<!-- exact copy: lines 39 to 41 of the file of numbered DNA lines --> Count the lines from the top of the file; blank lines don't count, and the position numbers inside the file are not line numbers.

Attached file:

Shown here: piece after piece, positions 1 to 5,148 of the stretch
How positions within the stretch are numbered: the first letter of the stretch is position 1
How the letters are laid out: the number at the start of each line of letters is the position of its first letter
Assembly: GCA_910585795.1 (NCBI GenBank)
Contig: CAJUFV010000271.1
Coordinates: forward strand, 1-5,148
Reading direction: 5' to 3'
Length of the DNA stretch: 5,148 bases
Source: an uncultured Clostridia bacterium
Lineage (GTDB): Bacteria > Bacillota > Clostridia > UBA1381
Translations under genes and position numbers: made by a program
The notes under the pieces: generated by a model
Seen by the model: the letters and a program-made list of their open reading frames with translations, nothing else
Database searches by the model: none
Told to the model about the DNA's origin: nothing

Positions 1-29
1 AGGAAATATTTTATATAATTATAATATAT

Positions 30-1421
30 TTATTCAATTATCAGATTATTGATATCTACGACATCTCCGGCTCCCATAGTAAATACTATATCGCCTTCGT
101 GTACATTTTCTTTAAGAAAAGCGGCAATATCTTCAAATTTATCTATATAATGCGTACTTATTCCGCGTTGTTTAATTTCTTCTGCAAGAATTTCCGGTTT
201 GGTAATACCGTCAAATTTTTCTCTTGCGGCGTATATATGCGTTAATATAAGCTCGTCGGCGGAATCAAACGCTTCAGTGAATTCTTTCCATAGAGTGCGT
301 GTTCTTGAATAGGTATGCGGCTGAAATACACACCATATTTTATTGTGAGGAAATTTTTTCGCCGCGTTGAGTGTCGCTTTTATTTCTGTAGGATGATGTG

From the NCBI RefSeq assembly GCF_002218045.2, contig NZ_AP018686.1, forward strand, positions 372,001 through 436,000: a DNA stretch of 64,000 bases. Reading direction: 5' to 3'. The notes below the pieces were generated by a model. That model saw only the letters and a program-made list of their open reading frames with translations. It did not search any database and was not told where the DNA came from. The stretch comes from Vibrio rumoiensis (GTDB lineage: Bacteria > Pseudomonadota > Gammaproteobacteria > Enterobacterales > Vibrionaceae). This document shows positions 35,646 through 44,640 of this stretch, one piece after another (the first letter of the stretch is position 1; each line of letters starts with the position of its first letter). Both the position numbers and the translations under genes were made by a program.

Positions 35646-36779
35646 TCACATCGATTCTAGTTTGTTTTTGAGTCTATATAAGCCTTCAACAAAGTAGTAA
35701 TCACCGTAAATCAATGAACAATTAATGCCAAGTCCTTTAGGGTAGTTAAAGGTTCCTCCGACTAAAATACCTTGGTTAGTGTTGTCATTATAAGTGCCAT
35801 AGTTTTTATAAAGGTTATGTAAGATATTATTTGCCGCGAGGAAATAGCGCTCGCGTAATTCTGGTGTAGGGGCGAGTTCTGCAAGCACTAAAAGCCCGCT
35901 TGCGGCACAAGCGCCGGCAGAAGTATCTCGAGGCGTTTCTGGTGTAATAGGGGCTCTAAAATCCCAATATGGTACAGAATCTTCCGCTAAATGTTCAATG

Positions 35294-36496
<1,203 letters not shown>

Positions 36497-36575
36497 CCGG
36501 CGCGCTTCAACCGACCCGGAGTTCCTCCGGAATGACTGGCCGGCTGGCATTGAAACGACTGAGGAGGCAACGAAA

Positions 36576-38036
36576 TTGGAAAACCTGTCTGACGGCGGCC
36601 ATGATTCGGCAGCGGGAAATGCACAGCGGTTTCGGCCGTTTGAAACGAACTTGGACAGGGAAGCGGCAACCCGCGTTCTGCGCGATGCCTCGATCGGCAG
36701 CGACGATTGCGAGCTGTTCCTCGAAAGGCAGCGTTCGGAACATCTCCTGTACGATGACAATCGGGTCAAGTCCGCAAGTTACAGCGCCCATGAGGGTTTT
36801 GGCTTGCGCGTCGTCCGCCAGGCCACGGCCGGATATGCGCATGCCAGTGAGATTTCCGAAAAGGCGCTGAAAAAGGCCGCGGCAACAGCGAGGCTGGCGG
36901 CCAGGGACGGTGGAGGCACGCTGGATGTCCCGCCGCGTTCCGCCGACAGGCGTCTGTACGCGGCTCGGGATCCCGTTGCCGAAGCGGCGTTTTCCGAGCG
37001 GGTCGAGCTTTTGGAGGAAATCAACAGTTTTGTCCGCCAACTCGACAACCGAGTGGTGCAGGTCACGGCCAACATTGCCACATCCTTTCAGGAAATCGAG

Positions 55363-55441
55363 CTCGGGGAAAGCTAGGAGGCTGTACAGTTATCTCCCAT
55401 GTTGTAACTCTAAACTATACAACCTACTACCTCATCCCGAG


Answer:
36901 CCAGGGACGGTGGAGGCACGCTGGATGTCCCGCCGCGTTCCGCCGACAGGCGTCTGTACGCGGCTCGGGATCCCGTTGCCGAAGCGGCGTTTTCCGAGCG
37001 GGTCGAGCTTTTGGAGGAAATCAACAGTTTTGTCCGCCAACTCGACAACCGAGTGGTGCAGGTCACGGCCAACATTGCCACATCCTTTCAGGAAATCGAG

Positions 55363-55441